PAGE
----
US & Canada

Obama pushes 'Buffett rule' tax rise plan

Barack Obama speaks in Boca Raton, Florida 10 April 2012
Image caption Mr Obama told supporters "prosperity has always come from a strong and growing middle class"

US President Barack Obama has renewed calls for a new tax on wealthy Americans as he seeks to define his position for the upcoming election.

Mr Obama called for the rich to pay a "fair share", ahead of a vote in the US Senate on the so-called "Buffett Rule".

The rule is named after billionaire investor Warren Buffett, who has said he should pay a higher rate of tax than his secretary.

The Senate proposal puts a minimum 30% tax on earnings over $1m (£631,000).

While the US tax rate on top earners is 35%, many wealthy investors earn investment income, taxed at 15%, and pay an overall smaller percentage of their earnings in taxes.

Tax fairness?

At a speech at Florida Atlantic University in Boca Raton, Florida, Mr Obama framed the Buffett rule in terms of fairness.

"Right now, the share of our national income flowing to the top 1% has climbed to levels last seen in the 1920s," Mr Obama said. "And yet those same people are also paying taxes at one of the lowest rates in 50 years."

Mr Obama also pitched his larger economic policy as a long-term benefit for the economy, saying investments in areas like education and research were not "made as part of some scheme to redistribute wealth from one group to another".

"They've been made by Democrats and Republicans for generations because they benefit all of us, and lead to strong, durable economic growth," Mr Obama said.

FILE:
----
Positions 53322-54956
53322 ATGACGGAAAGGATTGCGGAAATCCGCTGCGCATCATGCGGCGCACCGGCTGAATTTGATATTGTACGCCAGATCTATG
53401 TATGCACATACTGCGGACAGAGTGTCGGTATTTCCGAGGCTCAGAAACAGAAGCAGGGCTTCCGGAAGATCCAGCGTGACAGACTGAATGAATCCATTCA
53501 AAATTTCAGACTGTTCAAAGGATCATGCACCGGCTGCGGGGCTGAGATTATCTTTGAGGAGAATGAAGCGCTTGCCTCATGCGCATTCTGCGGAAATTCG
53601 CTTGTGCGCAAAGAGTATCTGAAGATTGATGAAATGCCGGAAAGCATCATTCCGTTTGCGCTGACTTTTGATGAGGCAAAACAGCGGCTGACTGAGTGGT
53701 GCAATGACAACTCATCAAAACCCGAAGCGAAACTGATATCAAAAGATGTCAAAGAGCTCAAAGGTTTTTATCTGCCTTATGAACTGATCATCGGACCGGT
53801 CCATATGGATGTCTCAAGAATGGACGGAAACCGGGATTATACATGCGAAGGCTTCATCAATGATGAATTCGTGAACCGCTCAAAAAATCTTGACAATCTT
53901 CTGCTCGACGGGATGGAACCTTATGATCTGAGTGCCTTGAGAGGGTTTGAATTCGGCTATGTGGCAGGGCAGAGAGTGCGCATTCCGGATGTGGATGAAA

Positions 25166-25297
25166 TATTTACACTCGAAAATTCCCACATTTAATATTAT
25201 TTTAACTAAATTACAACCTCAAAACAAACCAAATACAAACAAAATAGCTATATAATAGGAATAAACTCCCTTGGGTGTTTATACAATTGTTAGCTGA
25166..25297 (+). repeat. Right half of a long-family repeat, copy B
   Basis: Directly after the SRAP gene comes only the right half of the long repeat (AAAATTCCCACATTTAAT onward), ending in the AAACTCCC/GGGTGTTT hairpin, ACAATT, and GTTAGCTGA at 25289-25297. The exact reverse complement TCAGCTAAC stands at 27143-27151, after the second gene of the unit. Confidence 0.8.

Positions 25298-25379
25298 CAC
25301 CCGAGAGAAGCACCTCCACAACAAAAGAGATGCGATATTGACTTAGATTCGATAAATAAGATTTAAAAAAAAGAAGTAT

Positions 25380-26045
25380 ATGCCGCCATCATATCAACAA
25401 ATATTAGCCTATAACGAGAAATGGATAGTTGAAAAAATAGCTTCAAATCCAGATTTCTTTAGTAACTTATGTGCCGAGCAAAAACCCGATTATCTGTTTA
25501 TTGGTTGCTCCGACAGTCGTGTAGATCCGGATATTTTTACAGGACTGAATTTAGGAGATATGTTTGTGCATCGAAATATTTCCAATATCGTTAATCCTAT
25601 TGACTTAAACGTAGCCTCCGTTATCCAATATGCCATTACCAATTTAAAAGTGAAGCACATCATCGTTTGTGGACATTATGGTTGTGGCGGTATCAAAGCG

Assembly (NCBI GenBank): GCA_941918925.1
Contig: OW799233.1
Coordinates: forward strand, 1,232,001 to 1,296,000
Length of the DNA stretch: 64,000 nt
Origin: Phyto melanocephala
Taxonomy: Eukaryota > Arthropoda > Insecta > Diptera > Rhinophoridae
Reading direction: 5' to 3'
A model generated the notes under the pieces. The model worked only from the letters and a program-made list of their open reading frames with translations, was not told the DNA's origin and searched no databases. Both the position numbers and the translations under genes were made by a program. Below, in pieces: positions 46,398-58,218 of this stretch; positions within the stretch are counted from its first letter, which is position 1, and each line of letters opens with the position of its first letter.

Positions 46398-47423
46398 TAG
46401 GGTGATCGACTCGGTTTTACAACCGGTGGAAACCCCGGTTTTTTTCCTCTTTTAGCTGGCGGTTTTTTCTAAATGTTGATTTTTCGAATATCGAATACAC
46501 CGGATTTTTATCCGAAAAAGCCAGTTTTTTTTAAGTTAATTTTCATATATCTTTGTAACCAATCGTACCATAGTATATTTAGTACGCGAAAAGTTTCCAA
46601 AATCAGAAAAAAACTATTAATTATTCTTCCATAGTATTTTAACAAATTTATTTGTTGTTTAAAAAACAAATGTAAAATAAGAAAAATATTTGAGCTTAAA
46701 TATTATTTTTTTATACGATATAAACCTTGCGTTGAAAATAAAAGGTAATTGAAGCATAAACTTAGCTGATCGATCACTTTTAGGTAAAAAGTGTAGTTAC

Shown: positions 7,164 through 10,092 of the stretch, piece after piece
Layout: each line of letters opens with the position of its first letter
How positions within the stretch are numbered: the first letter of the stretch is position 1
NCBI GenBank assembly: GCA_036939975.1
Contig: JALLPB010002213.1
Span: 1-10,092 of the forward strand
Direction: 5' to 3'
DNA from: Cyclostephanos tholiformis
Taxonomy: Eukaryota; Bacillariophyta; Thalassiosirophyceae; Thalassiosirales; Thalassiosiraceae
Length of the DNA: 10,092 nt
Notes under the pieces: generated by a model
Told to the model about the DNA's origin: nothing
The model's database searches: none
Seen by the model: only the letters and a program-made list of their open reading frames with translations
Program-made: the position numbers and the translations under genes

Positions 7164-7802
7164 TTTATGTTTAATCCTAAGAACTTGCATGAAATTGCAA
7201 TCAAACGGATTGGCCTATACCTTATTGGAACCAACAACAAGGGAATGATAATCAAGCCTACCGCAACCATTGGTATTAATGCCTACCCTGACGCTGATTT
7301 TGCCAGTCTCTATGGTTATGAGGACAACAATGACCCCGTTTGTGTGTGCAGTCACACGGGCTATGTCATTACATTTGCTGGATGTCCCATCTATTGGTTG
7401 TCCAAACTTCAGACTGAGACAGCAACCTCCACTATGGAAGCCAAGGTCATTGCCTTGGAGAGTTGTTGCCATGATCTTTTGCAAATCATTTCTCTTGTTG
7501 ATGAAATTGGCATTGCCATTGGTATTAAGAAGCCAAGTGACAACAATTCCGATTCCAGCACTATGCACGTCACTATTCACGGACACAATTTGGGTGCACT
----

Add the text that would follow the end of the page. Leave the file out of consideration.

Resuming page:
Mr Obama's campaign also used the Buffett-rule proposal on Tuesday to attack Mitt Romney, now the presumptive Republican presidential nominee, effectively confirming that the president is now firmly in general election mode.

"[Mr Romney] thinks millionaires and billionaires should keep paying lower tax rates than middle-class families," the campaign said in a statement. "In fact, Romney himself isn't paying his fair share."

Mr Romney released his taxes in January, showing he paid about 14% of his income for the past two years.

Campaign first?

Campaign staff for the former Massachusetts governor themselves criticised Mr Obama's economic policies on Tuesday.

Romney spokeswoman Gail Gitcho said Mr Obama was the "first president in history to openly campaign for re-election on a platform of higher taxes". The proposal would increase taxes on small businesses, she argued.

Mr Romney's closest Republican rival Rick Santorum bowed out of his campaign on Tuesday, cementing the private equity tycoon's status as the man who will challenge Mr Obama in November.

A recent national poll suggests Mr Obama would win a general election against Mr Romney, by 51% to 44%, but Mr Romney was favoured slightly on economic issues.

Mr Obama's speech was part of a full-day trip to the crucial election state of Florida, which also included three fundraising events.

The Buffett-rule proposal is not expected to pass the House of Representatives and Congressional Republicans have dismissed it as a campaign stunt.

"It was designed for no other reason than politics — there is no economic rationale for it," Utah Republican Senator Orrin Hatch said in a statement. "I hope the president will stop the class warfare and start leading by putting out real proposals to bring down our debt."

A congressional committee on taxation estimates such a proposal would generate $46.7bn over 10 years. But Republicans counter that that is simply a tiny fraction of the US national deficit.